Russian Tennis Federation
|Founded||15 April 2002|
|Affiliation||International Tennis Federation|
|Regional affiliation||Tennis Europe|
|Headquarters||Luznetskaya Naberezhnaya, Moscow|
|Replaced||All-Russia Tennis Association|
Russian Tennis Federation (Russian: Федерация тенниса России) is a national governing body of tennis in Russia. It is the successor of the All-Russia Tennis Association (1989–2001) and the Tennis Federation of the USSR (1959–93). After the dissolution of All-Russia Tennis Association in 2001, it was organized and registered as supreme governing body of tennis sport in Russia in 2002.
Tennis in Russia
Despite his Scottish surname and ancestry, Arthur Davidovich McPherson (1870–1919) was a native of Petersburg and lived his entire life in Russia. He was the founder and president of the first All-Russian Union of Lawn Tennis Clubs, the forerunner of today's Russian Tennis Federation, and also helped establish the country's first Olympic Committee.
In 1903 he organized the first St. Petersburg tennis championship, and four years later he set up the first national tournament. By 1913 the Russian championship was on the international tour and the game was thriving.
Since the end of the Soviet era tennis has grown in popularity and Russia has produced a number of famous tennis players. In recent years, the number of top Russian women players has been considerable, with both Maria Sharapova and Dinara Safina reaching number one in the WTA rankings. Other Russian women to achieve international success include Anna Chakvetadze, Elena Dementieva, Svetlana Kuznetsova, Anastasia Myskina, Nadia Petrova, Vera Zvonareva and Anna Kournikova. The Russian Federation has won the Fed Cup 4 times, in 2004, 2005, 2007 and 2008.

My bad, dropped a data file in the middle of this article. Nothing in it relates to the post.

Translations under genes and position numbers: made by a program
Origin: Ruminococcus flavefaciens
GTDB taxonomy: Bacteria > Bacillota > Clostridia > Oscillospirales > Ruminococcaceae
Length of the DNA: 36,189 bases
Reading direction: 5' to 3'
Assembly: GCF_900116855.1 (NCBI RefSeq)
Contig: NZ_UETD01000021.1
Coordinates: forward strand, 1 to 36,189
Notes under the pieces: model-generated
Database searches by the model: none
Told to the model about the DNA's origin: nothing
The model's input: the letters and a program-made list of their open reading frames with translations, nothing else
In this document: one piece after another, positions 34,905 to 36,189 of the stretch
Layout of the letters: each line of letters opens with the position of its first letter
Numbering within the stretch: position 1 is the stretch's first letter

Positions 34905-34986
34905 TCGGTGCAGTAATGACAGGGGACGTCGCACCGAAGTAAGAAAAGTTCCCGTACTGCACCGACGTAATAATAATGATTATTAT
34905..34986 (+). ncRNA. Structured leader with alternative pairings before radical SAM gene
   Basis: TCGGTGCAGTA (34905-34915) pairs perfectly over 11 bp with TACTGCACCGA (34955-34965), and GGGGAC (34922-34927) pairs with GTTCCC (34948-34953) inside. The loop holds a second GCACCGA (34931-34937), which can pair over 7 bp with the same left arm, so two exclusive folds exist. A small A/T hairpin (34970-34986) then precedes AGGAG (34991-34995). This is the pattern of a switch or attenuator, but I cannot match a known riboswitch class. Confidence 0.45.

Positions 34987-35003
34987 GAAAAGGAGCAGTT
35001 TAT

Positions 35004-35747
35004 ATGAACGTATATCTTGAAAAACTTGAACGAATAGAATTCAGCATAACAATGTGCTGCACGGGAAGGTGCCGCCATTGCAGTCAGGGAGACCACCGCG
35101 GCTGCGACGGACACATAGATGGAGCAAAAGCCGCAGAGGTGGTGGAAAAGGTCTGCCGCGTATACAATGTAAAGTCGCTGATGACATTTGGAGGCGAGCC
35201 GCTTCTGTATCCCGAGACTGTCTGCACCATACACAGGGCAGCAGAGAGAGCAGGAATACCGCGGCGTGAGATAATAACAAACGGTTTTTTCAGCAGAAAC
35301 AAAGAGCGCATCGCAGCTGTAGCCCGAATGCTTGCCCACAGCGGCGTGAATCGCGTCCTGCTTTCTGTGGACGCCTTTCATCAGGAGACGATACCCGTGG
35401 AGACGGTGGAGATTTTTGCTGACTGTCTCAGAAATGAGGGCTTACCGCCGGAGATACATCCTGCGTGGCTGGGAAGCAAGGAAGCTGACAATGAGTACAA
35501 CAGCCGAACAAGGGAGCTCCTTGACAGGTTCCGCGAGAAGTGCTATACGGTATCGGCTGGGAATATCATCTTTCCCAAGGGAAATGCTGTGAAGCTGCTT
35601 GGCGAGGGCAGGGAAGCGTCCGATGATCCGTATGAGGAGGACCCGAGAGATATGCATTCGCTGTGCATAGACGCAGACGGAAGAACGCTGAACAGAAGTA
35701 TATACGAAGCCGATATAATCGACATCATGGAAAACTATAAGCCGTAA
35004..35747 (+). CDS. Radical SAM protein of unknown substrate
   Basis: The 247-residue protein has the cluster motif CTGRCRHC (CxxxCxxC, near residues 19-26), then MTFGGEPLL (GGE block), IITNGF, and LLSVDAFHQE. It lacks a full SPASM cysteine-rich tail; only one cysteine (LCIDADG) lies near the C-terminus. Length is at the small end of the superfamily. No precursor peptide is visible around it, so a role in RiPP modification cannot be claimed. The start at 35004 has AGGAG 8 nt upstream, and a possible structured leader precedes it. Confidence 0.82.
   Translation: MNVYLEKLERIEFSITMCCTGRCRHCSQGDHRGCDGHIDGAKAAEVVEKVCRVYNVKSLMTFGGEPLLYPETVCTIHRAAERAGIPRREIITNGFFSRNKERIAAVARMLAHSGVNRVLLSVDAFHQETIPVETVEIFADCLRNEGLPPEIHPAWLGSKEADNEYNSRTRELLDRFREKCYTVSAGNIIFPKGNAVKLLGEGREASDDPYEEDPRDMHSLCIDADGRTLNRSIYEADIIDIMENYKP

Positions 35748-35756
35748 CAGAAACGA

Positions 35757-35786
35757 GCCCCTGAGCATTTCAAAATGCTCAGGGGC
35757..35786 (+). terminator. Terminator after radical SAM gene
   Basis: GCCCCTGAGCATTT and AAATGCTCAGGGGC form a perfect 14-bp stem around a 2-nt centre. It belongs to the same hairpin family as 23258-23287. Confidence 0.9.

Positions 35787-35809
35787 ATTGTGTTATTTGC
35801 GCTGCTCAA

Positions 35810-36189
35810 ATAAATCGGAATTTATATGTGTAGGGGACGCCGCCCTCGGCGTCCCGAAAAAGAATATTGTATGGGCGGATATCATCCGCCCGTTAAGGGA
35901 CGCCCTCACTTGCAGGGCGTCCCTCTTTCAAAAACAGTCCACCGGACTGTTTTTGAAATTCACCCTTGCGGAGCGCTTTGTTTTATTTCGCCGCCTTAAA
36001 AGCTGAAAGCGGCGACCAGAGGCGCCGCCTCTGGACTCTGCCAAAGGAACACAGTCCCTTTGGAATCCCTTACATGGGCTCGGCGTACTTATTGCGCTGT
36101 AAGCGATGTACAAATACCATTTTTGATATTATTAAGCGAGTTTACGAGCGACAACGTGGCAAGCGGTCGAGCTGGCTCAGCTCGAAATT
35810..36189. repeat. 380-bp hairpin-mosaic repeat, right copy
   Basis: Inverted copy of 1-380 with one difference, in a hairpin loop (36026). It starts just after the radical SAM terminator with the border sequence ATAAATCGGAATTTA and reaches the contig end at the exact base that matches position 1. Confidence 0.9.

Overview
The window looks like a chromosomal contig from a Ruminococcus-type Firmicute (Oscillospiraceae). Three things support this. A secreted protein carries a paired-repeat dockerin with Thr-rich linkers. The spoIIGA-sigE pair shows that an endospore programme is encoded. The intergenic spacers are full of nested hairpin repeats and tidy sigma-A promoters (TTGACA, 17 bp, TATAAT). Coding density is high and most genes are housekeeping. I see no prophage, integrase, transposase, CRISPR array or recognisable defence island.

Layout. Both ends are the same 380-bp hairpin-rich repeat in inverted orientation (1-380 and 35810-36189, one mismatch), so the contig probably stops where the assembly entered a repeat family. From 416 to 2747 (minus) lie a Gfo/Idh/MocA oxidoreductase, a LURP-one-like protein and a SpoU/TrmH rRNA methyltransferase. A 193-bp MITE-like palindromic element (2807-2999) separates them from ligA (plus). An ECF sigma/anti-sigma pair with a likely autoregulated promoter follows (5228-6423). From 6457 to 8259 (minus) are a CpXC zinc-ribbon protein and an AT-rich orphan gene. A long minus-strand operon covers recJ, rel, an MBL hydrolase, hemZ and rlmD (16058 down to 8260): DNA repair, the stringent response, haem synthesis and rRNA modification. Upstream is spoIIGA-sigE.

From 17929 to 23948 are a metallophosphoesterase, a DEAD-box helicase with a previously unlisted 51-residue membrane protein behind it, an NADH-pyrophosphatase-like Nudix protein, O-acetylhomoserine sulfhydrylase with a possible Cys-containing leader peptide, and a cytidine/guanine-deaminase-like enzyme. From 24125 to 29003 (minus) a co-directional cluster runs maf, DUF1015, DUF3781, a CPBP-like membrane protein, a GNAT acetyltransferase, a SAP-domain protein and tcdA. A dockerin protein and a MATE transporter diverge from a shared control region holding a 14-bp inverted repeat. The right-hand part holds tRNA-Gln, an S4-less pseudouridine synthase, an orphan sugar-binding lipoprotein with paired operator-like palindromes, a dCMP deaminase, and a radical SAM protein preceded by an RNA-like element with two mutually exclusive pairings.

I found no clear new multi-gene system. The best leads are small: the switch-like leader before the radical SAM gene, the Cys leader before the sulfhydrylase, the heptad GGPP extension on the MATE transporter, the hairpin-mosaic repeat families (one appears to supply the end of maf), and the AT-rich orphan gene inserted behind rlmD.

At the 2008 Beijing Olympics, Russia swept the women's tennis podium with Elena Dementieva winning the gold, Dinara Safina and Vera Zvonareva the silver and bronze, respectively. As of 5 October 2009, four Russian women were ranked in the WTA tour's top 10.
Russia also boasts two former number 1 men's players—Safina's older brother Marat Safin and Yevgeny Kafelnikov. Russian men currently in the top 50 include Nikolay Davydenko and Mikhail Youzhny. The Russian men won the Davis Cup in 2002 and 2006.
The association has been praised worldwide for of the development of tennis in Russia which resulted top class tennis players, specially women players. According to latest WTA rankings; 10 Russian women are in top 50 players of the world.
The association has been honored with the highest award of the European association of Tennis "Tennis Europe" – European Tennis Trophy, five consecutively years from 2005 to 2009 on the set of victories in the professional, junior, veteran tennis and wheelchair tennis. Similarly Russia is recognized as the best tennis power in Europe and in certain categories by full twelve times.